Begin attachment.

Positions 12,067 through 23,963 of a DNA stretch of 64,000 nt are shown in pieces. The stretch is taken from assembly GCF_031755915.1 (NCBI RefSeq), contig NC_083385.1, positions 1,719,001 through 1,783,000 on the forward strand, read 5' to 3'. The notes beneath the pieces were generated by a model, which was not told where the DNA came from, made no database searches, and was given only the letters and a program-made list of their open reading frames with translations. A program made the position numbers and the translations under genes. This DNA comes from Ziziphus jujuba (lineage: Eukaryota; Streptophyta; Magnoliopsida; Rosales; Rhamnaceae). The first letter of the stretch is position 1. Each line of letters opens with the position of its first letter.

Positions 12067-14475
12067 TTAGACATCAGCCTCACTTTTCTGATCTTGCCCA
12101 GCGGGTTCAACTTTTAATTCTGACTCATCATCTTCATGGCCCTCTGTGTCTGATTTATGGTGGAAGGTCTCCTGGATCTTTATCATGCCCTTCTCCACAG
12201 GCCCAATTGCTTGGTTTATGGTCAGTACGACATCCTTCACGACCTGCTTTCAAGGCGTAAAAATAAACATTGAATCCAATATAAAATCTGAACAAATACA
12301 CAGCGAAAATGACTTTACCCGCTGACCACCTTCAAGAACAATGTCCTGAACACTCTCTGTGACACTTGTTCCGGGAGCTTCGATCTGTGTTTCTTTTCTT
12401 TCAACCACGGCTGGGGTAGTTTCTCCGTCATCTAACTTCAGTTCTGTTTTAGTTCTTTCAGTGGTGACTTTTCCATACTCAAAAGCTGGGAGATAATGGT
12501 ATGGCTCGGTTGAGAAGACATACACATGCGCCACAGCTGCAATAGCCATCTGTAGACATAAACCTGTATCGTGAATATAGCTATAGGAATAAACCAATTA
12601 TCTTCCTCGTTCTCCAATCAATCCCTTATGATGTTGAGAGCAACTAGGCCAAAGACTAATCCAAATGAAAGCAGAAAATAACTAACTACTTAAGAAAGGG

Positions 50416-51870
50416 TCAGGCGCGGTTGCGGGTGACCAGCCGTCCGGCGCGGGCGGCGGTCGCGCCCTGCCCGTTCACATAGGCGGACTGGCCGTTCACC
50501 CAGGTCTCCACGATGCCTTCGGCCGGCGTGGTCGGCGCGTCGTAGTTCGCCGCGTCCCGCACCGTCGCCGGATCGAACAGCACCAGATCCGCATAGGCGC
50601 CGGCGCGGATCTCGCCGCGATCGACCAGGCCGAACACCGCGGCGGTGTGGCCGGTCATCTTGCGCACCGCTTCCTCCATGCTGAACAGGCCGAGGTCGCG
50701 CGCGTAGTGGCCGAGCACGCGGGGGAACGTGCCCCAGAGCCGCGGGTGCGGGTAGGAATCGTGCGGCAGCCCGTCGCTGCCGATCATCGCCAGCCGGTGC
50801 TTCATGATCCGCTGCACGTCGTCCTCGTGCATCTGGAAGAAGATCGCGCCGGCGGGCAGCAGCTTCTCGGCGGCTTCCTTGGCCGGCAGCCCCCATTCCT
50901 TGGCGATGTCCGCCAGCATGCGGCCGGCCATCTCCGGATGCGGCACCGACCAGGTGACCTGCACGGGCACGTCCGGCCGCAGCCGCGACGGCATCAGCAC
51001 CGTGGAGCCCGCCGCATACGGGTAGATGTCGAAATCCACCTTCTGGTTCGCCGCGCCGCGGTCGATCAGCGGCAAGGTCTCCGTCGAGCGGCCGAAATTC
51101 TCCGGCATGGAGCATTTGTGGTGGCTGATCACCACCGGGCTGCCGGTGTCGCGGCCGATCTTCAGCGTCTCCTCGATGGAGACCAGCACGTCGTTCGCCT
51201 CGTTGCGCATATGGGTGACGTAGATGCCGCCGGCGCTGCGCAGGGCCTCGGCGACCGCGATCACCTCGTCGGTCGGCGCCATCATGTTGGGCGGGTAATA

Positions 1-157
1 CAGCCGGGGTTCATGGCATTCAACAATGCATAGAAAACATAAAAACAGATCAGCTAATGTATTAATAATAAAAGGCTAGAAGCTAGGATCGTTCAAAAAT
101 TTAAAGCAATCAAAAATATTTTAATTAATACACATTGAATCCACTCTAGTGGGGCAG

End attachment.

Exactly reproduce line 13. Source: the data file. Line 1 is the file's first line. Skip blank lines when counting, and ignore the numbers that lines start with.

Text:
50601 CGGCGCGGATCTCGCCGCGATCGACCAGGCCGAACACCGCGGCGGTGTGGCCGGTCATCTTGCGCACCGCTTCCTCCATGCTGAACAGGCCGAGGTCGCG